6: Around 100,000 graduates pass out from TEVTA institutions each year. In what ways do you think these graduates will be employed and what steps are you taking to ensure their absorption?

I think it is our duty to provide students skills, it’s the responsibility of the industry to provide jobs to skilled labor. About linkages with industry, I have bifurcated the 150 courses into 18 different sectors. We are offering courses in garments, civil engineering and others; all these courses are being tailor-made by industry folk themselves. We will link it with national skills council that has been set up by the federal government.We also set up a Career Development Division in TEVTA for the first time. This would be headed by top executives in various sectors including local, international and entrepreneurial. Industry stakeholders would be connected with career counseling and job placement centers at TEVTA institutes across Punjab. This would facilitate both students in connecting with the local and international industry for job placement as well as industries as they look for valuable human resource. 

We don’t have any credible data of last 20 years, or of about 2 million graduates that have passed out in the last 20 years. We don’t know if they are placed on jobs, what salary they are drawing, or if they have become self-employed.

7: Some of the courses being taught date from 20 years ago. What is your plan to update them to suit industry’s needs?

We don’t really know what the demand of the industry is different cities, as there is no such data available across the country. So we are working in collaboration with P&D department for skill mapping that will help us offer new courses as per the demands of various industrial sectors across Pakistan. Initially, courses were initiated without taking the industry on board. These courses used to change after three years on recommendations of experts, but a considerable gap has remained between what the industries want and what TEVTA offers. After I took charge, I ordered a gap analysis that included Asian Development Bank (ADB), World Bank, GIZ, industry and National Vocational and Technical Training Commission. I met all these stakeholders and asked them about the problems our department was facing. After all the meetings, we came up with a 100-day program and gave a vision that is being implemented. 

8: Tells us about your plans to upgrade TEVTA institutions or the problems you are facing in this regard?

If we upgrade the 403 institutions that we have, we would need Rs 50 billion. Therefore, we can’t do it all at once. What we did was identify various economic zones in the province. In collaboration with ADB, we will upgrade eight Centers of Excellence with the funding worth $100 million. These centers will support in areas of Food Preservation and processing, construction, IT, automation, technology and other sectors. Four centers are being set up with the assistance of National University of Technology (NUTECH).These centers will not be constructed from the beginning, but existing facilities will be upgraded. So instead of spending money on infrastructure development, we will spend money on human development. We are also working for international accreditation for all our courses so our students can look for work abroad. 

9: Pakistani workers in the Middle East, Europe and other countries number in hundreds of thousands. What are your plans to enhance this skilled workforce?

For our international wing, separate desks will be set up at overseas commissions and foreign offices for data sharing of the demand for skilled manpower internationally. These organizations have the data of worldwide jobs so our international wing will collaborate with them for placement of our students globally.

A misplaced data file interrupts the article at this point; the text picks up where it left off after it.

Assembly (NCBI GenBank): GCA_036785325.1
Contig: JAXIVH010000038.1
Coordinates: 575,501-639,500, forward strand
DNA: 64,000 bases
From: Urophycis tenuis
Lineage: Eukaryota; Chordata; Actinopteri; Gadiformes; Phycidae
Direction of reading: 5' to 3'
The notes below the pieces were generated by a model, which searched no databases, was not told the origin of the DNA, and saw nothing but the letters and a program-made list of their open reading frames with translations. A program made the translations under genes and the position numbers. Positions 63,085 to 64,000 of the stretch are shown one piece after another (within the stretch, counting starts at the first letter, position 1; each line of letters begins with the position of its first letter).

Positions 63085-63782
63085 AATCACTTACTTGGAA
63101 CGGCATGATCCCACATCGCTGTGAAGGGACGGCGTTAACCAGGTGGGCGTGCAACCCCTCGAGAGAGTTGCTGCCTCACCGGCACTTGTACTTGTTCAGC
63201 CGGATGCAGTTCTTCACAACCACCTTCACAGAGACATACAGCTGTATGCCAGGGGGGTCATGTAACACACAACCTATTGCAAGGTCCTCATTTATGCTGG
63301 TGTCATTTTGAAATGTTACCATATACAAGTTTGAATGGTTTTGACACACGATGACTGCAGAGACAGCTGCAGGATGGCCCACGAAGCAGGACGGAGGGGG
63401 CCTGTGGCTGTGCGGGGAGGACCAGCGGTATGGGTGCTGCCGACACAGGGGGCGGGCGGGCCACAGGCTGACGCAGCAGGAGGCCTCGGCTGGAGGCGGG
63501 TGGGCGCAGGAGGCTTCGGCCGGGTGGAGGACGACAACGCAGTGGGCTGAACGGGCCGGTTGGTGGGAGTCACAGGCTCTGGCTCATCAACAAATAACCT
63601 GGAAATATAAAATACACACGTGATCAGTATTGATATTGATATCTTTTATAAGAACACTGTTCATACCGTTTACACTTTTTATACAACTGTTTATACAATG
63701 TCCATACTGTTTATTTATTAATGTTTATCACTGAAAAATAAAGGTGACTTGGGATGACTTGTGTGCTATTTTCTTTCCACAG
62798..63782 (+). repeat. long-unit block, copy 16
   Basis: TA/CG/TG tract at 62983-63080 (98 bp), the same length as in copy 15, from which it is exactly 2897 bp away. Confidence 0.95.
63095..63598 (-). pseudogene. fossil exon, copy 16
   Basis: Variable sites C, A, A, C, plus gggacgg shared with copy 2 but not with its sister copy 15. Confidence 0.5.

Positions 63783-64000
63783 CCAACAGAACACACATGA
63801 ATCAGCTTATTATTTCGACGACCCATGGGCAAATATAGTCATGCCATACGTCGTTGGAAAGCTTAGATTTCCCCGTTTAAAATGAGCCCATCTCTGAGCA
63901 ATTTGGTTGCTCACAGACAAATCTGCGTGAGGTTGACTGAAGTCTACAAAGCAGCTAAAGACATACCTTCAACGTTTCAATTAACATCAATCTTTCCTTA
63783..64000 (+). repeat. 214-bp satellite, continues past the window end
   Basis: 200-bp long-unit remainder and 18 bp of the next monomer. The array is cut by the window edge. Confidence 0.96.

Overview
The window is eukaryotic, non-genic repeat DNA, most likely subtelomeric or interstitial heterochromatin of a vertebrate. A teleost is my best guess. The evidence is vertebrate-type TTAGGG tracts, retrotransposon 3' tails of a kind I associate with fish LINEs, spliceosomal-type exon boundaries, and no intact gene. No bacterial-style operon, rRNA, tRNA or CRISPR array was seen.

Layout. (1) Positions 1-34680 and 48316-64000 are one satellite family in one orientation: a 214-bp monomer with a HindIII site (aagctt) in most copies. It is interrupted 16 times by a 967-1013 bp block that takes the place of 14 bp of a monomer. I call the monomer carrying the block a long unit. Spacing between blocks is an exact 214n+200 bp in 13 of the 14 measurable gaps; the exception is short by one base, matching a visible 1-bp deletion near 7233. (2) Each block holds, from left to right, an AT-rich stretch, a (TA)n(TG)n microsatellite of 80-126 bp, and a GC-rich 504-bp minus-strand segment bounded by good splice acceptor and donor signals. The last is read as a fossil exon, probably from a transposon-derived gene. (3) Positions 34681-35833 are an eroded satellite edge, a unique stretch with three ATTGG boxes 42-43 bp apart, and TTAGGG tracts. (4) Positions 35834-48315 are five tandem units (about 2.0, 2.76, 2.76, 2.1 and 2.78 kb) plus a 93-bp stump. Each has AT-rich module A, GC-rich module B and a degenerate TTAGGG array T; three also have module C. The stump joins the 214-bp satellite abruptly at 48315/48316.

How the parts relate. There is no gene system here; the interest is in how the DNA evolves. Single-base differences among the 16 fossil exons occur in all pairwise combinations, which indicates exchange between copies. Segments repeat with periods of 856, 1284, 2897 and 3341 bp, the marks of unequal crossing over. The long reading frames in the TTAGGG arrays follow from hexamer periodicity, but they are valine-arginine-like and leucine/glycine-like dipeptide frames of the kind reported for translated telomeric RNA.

10: You have been working very closely with the private sector ever since you joined TEVTA. What is the reason behind that? 

Yes, we initiated partnerships and collaborations for the first time and we are now working with several private academic institutions for various purposes. LUMS, UMT, FCC, Home Economics University and University of Lahore are our partners. All MoUs with these institutions were signed in just six months and will help with research and development. Also, we have started the first entrepreneurship program in collaboration with LUMS. As a pilot project, National incubation center of LUMS is mentoring the first batch of 30 TEVTA students and equipping them with business skills to begin their own startups. We are also collaborating with Microfinance Bank and government entities to provide funding for these initiatives. Our goal is to develop our own incubation center to institutionalize entrepreneurship program for our students. 

12: The current regime is facing a financial crunch. Has TEVTA also been affected? 

We are facing financial problems because TEVTA was never a priority for past governments. For the first time in history, everyone from the PM to the education minister and the chief minister is talking about skills-based education and technical training. We have set up an international desk for donor agencies, so if there is a lack of resources and financial problem at the government level, we can raise donations from international donors. 

13: Good teachers are the key to success. Do you think TEVTA’s teachers are well trained?

No matter how good we construct a building or provide state-of-the-art equipment, there will be no quality until there are no good trainers. A center of excellence for training of teachers is being set up that will be functional by October. This center is being setup with the help of GIZ. All teachers have to be trained on CBTA basis. We are in shortage of 6,000 teachers and we are going to fill this shortage very soon after the approval of the Punjab chief minister. 

14: Where do you see TEVTA after five years, based on the interventions you have taken?

The TEVTA 2023 vision is that I want to provide skills and give economic opportunities to around one million students across Punjab in five years. Every year, 20 to 25 percent increase will be seen in the current enrollment of 200,000 per year. We want these students to become entrepreneurs; job creators instead of being job seekers. So I want TEVTA to become a leading resource is South Asia for skill provision. I want every TEVTA student to be able to easily get a job anywhere in the world.